One of these days, former Gove adviser Dominic Cummings is going to tell us what he really thinks. He’s followed up his interview with the Times (£) in which he describes David Cameron as ‘bumbling’ and attacks the team around the Prime Minister with a blog examining the gap between politicians and the electorate and the failure of successive governments to learn from mistakes.
The main problem for Number 10 in Cummings’ analysis of the way it works is that he’s not the only one who holds that opinion. He argues that Number 10, like MPs, has ‘no real knowledge of how to function other than via gimmick and briefings’ and that it avoids ‘solving very hard problems’. Though Number 10 has sharpened up in recent months, it is never hard to find an MP or minister frustrated by an apparent lack of strategic thinking.
And it is still very easy to find a Conservative who will agree with Cummings that ‘you have to have priorities and there are no priorities’. Cameron’s lack of a personal ideological passion is on the one hand frustrating, but on the other hand pragmatic and safely skirting around dogma. It depends, as Alex eloquently explains, whether you are a radical as Cummings is, or a patrician, Macmillan-style Tory as Cameron is (although sadly the gaze of that former Prime Minister has yet to inspire our current leader to build as many homes as this country needs).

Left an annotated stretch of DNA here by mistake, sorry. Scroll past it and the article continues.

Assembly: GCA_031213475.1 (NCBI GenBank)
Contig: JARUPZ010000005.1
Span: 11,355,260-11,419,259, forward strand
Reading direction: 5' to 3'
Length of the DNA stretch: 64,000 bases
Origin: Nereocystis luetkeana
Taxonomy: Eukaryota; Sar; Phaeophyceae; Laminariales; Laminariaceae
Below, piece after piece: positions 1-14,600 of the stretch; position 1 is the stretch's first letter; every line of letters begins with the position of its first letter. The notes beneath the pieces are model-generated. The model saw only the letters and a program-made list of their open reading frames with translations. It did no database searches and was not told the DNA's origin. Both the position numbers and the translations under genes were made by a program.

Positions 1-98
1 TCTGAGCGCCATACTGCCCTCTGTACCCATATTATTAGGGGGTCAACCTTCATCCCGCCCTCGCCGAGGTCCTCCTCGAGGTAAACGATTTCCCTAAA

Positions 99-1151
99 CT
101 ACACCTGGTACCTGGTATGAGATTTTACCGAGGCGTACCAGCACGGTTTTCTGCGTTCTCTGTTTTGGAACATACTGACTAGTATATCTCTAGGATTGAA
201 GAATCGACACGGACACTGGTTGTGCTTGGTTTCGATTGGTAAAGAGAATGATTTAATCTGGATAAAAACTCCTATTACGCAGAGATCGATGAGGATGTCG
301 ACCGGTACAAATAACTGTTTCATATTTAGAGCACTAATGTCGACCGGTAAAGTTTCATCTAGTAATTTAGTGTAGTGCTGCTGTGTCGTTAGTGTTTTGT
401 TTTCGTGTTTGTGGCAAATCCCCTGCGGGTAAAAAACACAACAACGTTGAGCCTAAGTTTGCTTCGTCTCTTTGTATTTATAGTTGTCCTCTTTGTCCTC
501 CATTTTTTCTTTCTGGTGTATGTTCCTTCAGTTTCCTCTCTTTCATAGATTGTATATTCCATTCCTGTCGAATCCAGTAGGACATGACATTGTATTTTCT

The Prime Minister’s official spokesman this morning defended the Number 10 operation against Cummings, saying:
‘The PM has the highest regard for the work that the team around him does.’
Education questions is starting in the Commons in a few minutes, and Gove will inevitably face calls from one Labour MP or another to either associate himself with Cummings or slap him down. If Gove’s previous form on difficult stories is anything to go by, he’ll respond with an ornate confection of words that do not address the question at all and outwit Labour again.
Whatever he says, he can’t call off Cummings, who has left government and is far too interesting and informed for journalists to ignore. This afternoon’s blog shows that there’s plenty more to come.